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However, IE9 isn't quite up to par with other consumer internet browsers on the market

Microsoft's Internet Explorer 9, Microsoft Corp.'s latest and greatest browser released today in finalized form.  So why should we care?

Well two stories dominated when it comes to IE9.  The first the media will be sure to talk about; the other you'll probably hear little talk of.

I. IE9 as a Consumer Browser -- Not Worth It

First the more obvious story -- Microsoft is improving, but arguably not fast enough.  IE9 looks and feels like a modern browser.  

It also looks and feels noticeably slower than ChromeOpera, or even Firefox.  While the gap is not as wide as in past versions (e.g. IE8, or esp. IE 7) it is visibly apparent.  Open a page on DailyTech in Chrome, and you see text literally seconds a second or two later.  Open the same page in IE 9 and you get a distinct pause as several seconds pass, before article text loads.

This qualitative example is indicative of our test drives of IE9 as a whole.  While the speed isn't horrible, if you've been using a modern browser like Chrome or Opera, you'll definitely get frustrated at the ever-present delay.

Standards support is a remarkably similar story. Microsoft has gained ground by implementing parts of the HTML5 and CSS3 standards, but the percentage of support for these standards is far lower than rival browsers.

We're still in the process of testing the beast, but it looks to support only about a quarter of the HTML5 standard, according to the test The HTML5 Test.  Microsoft would argue that's because the standard isn't fully defined.  But that seems a weak excuse -- that hasn't stopped Opera, Google, and Mozilla from not only taking an active part in the standard, but also support it more fully.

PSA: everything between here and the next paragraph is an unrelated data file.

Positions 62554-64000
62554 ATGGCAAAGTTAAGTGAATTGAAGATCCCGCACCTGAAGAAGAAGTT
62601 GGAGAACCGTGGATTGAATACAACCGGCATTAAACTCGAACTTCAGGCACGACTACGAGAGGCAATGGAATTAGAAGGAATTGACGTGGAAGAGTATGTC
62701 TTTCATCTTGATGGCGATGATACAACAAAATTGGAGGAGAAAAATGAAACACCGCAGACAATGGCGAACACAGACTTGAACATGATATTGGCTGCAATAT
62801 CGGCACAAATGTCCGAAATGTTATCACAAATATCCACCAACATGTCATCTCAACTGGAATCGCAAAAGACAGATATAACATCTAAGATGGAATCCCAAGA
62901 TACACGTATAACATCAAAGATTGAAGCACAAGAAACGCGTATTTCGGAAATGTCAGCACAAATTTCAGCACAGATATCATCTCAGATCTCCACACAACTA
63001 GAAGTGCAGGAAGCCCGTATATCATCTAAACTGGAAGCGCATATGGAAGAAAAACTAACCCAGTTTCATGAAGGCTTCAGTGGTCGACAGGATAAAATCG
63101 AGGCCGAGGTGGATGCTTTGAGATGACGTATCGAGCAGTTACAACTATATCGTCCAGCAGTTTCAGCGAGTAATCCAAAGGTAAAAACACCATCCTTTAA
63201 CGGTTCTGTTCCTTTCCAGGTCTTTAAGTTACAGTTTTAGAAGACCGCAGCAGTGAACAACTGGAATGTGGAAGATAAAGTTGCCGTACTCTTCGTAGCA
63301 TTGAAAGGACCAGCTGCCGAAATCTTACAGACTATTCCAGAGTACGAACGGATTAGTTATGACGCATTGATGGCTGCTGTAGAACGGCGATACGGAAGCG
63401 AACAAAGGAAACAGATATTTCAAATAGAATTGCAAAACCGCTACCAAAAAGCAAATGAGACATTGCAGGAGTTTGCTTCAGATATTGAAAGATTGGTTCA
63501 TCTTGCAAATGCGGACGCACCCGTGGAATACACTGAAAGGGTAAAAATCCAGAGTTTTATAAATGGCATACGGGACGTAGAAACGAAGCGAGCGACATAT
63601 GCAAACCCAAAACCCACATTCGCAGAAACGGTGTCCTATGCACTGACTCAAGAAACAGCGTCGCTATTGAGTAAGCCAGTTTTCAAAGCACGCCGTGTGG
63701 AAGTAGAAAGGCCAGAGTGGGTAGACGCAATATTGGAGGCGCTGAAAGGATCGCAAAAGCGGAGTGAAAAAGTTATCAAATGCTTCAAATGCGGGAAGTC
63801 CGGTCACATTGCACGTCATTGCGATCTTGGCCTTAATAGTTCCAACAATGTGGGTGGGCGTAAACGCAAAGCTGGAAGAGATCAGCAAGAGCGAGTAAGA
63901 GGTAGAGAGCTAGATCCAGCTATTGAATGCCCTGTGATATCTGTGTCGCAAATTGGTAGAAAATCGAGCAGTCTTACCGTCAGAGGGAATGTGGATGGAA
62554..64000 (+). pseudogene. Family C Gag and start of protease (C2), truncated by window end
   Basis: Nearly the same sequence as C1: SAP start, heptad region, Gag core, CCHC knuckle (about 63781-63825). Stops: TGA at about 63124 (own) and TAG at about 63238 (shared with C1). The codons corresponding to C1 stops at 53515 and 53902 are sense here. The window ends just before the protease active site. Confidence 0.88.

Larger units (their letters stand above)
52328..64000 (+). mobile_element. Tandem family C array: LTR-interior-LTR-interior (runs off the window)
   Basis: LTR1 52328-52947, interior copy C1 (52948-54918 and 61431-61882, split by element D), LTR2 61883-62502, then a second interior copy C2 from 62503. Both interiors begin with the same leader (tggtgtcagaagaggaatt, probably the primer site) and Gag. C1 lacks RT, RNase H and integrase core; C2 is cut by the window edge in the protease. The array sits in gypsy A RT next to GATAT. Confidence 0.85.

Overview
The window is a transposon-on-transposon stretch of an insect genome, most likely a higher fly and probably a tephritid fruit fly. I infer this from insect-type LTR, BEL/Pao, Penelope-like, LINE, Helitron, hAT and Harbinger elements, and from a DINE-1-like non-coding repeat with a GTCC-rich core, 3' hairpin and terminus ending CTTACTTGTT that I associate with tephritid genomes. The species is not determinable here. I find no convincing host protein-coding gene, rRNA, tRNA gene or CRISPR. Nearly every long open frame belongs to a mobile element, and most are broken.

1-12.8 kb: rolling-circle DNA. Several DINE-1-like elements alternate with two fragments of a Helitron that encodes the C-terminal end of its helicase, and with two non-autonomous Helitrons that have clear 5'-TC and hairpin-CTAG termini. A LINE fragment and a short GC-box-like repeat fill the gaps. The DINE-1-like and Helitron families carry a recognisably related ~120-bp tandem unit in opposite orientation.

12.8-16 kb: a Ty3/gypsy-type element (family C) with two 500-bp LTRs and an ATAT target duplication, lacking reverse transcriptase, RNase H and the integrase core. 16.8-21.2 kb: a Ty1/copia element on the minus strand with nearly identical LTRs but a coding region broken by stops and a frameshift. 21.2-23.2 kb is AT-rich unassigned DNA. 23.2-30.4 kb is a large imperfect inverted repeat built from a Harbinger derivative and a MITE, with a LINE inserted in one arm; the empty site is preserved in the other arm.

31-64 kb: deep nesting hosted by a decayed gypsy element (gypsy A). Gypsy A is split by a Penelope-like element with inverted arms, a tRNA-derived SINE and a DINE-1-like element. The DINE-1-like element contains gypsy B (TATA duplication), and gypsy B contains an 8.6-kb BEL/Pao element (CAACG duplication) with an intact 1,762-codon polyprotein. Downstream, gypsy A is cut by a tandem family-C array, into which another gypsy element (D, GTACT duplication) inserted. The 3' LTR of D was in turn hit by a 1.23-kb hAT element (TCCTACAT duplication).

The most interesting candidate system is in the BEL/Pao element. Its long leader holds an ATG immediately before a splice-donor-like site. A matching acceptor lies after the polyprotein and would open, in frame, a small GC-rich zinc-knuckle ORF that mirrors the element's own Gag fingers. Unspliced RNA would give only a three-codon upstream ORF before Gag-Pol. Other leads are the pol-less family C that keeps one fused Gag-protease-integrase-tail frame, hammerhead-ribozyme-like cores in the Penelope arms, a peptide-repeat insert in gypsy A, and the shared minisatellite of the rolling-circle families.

Microsoft finds itself in a familiar role of publicly arguing why it shouldn't have to fully standards -- but in an interesting twist it's now committing itself to a bipolar effort of quietly trying to catch up in these same standards, as well.  The results, as one might imagine, are mixed.

Aside from speed and standards, Microsoft's browser has a clean look to it.  Its sharp defined lines bring to mind Microsoft's Metro GUI style, which the company used extensively on the defunct Zune and the active Windows Phone 7.

The browser lacks, though, cutting edge features being implemented elsewhere like tab stacking/grouping.  And while ostensibly it offers "add-ons"/"extensions", its catalog is anemic to say the least.  Firefox, Opera, and Chrome users will wince at the lack of ad/JavaScript blocking.